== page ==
- Biomarker discovery for asthma phenotyping: From gene expression to the clinic
- Award date
- 26 January 2016
- Number of pages
- Document type
- PhD thesis
- Faculty of Medicine (AMC-UvA)
Asthma is considered a complex respiratory disease of which various asthma phenotypes are being discovered. Clinical biomarkers have shown to be successful in the management of asthma phenotypes. High-throughput omics technologies are now available to allow further biomarker discovery for this complex disease, such as transcriptomics, proteomics, lipidomics, and breathomics. In this thesis, I discussed the strengths and limitations of transcriptomics by microarrays and next-generation RNA sequencing. Next, metabolomics in exhaled air is reviewed as a non-invasive tool for the clinic. To conclude, composite molecular fingerprints have the best prospect as biomarkers in the phenotyping of patients with complex respiratory diseases such as asthma.
Furthermore, I studied the link between the upper and lower airways by analysing gene expression profiles of upper and lower airway epithelial cells in healthy individuals and examining the impact of allergic rhinitis and asthma on these expression profiles. Several new genes and pathways were identified that might be potential targets for future drug development. Next, I examined the responses of airway epithelium to double-stranded RNA (dsRNA) as a model of viral induced exacerbations. Potential targets for drug-discovery studies were identified, related to mitochondrial dysfunction and interferon signalling.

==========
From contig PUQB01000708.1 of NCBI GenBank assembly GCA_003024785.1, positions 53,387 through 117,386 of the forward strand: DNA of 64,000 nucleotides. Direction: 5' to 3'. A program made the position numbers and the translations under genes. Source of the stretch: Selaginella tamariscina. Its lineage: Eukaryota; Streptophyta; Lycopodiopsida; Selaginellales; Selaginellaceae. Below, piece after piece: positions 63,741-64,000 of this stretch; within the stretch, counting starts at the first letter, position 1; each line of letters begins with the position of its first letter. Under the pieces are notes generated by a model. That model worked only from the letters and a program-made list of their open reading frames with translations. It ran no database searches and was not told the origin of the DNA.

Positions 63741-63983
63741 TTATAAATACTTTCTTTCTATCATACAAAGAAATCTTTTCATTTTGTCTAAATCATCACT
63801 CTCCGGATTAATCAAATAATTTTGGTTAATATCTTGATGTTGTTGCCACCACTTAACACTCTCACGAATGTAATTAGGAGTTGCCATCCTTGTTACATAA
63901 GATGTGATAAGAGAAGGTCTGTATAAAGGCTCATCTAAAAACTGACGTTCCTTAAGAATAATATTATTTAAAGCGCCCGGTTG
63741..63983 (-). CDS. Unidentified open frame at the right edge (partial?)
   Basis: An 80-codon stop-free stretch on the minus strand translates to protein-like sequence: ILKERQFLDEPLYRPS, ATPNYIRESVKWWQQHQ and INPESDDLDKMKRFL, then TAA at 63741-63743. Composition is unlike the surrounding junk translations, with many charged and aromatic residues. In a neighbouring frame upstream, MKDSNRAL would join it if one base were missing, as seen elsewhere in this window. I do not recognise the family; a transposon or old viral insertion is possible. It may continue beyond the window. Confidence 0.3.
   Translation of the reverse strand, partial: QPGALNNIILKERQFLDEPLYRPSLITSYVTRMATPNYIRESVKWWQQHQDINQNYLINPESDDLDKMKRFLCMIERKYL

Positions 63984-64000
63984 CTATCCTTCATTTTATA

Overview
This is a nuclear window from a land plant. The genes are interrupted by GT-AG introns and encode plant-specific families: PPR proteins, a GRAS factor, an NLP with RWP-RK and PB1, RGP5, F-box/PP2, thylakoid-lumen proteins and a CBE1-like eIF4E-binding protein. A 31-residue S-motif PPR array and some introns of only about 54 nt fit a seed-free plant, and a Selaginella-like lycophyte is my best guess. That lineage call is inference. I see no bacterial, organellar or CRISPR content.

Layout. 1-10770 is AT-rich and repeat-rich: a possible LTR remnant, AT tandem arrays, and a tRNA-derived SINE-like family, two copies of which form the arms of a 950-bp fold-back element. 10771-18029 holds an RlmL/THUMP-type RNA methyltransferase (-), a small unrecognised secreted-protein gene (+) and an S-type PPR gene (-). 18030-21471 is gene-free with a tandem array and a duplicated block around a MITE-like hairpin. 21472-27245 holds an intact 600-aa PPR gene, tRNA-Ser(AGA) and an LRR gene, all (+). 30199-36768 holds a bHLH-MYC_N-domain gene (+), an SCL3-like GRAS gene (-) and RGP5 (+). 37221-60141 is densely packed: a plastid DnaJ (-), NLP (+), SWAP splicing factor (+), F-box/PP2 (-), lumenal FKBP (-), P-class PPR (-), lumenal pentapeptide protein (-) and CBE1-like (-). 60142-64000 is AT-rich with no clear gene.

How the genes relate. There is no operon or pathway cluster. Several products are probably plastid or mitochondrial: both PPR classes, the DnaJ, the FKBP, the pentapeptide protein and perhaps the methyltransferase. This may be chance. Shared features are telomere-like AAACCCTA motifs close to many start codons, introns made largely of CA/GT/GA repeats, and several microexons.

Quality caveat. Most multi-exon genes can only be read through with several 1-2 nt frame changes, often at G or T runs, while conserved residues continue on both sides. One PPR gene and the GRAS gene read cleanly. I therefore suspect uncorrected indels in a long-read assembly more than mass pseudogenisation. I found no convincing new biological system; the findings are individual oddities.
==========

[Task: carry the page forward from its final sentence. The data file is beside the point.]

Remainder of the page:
In the next study, blood eosinophils represented an accurate biomarker for eosinophilic airway inflammation which can facilitate guidance of current and novel individualised asthma treatment.
In the last chapter a composite electronic nose (eNose) platform was used to assess eosinophilic airway inflammation in patients with asthma in a quick and non-invasive way, thereby potentially facilitating personalized asthma management.
- Research conducted at: Universiteit van Amsterdam
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